If you have trouble fitting in a long work out, try splitting it up into smaller bouts of exercise per day.
Take the opportunity to shock the body by doing something different than your typical workout routine.
Health Canada recommends adults get 150+ minutes of moderate to vigorous intensity aerobic activity per week, in bouts of 10+ minutes.
Redefine your fitness goals. You have been trying to lose those “last ten pounds” for the last ten years.
Sit less! Labour saving devices have robbed us of the opportunity to use 1500 – 2400 less calories per day.
Jot it down. Track your exercise in a journal to help reach your goals and remind you of your progress.
Take a stand when you can. Standing can burn 50% more calories than sitting.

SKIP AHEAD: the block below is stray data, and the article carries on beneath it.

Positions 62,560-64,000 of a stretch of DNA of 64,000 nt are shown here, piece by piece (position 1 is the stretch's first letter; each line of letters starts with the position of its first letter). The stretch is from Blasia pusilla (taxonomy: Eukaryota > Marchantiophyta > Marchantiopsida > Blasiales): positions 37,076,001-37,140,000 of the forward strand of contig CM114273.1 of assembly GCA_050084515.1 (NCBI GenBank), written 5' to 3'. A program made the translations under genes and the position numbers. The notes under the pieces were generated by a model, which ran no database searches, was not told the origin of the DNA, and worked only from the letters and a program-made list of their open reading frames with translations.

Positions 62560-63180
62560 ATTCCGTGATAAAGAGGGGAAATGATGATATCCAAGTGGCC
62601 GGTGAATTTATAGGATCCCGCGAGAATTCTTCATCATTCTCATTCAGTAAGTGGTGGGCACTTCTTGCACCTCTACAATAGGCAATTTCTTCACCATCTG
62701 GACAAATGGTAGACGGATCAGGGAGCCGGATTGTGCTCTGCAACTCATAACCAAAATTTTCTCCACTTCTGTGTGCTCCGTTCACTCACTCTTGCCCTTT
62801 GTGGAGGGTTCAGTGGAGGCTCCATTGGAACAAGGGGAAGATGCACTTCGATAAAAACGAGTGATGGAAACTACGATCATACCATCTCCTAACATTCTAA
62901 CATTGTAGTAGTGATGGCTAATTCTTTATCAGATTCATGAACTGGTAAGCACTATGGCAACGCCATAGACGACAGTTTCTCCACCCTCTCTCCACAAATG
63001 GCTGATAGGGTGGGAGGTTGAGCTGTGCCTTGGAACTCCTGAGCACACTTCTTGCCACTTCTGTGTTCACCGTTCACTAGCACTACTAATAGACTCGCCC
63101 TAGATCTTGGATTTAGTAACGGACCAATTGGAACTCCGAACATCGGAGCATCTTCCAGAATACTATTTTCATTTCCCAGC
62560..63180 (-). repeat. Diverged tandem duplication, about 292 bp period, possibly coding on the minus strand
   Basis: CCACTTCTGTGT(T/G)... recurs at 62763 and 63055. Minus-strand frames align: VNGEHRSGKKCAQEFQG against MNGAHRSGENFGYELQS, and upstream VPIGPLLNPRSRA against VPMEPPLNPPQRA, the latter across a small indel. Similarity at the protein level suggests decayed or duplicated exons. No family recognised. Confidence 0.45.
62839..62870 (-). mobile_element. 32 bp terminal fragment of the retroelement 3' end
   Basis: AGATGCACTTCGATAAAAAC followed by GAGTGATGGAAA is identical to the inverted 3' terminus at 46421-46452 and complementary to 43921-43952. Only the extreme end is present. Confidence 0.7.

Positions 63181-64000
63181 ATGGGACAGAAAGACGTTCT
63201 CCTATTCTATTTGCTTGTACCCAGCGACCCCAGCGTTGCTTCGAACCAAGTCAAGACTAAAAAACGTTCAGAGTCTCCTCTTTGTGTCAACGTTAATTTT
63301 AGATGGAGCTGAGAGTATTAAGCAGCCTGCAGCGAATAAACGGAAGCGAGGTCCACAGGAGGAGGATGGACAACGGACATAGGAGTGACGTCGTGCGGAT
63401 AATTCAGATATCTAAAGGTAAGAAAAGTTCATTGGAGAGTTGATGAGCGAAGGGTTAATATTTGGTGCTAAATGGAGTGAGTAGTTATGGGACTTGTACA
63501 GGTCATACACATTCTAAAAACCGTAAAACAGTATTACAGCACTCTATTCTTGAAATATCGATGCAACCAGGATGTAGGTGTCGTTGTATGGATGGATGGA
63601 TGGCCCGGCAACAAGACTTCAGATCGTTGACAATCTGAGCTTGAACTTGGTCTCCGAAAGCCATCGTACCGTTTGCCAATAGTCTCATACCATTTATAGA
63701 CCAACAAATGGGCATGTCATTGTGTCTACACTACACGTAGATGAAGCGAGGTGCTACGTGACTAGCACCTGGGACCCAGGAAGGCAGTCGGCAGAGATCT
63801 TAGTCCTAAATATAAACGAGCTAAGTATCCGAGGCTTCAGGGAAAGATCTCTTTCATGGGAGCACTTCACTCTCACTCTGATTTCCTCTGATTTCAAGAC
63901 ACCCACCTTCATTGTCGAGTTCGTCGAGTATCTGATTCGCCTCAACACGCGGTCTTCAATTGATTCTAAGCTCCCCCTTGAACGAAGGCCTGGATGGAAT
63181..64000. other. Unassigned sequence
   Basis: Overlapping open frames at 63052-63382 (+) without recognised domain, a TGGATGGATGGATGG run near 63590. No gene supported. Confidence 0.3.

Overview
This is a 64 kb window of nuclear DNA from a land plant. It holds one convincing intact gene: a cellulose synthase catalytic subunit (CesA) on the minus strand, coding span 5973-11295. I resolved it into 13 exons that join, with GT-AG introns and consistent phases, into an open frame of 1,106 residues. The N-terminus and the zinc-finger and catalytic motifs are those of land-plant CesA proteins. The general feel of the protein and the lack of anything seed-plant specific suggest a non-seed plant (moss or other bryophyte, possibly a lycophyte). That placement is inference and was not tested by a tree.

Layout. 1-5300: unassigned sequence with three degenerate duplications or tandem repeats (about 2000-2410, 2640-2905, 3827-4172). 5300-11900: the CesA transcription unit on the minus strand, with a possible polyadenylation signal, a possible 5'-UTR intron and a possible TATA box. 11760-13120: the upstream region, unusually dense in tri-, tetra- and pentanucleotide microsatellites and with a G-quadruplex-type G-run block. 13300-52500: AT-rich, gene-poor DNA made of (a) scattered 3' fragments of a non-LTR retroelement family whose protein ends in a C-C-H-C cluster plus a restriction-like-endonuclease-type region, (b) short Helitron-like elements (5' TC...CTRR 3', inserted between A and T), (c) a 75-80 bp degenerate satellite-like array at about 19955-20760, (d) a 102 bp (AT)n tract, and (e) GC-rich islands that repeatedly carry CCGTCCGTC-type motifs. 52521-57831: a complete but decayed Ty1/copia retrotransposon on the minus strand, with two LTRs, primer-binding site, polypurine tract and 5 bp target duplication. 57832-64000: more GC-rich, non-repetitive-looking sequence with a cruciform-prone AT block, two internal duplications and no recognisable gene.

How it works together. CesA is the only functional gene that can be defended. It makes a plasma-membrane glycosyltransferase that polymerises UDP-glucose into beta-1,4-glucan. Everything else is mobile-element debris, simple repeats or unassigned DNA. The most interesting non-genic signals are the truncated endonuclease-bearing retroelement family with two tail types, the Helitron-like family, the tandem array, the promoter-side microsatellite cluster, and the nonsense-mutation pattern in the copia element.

Although flexibility and strength training exercises are important components of your overall fitness program, it is aerobic and endurance training (cardio) that provide the greatest benefit for reducing blood pressure.
As we age it’s particularly important to build resilience in brain function and exercise is one of the best ways to do it.
A regular, structured exercise program can decrease blood pressure by 5-7 mm Hg- this can occur as early as 3-4 weeks after introducing a new exercise routine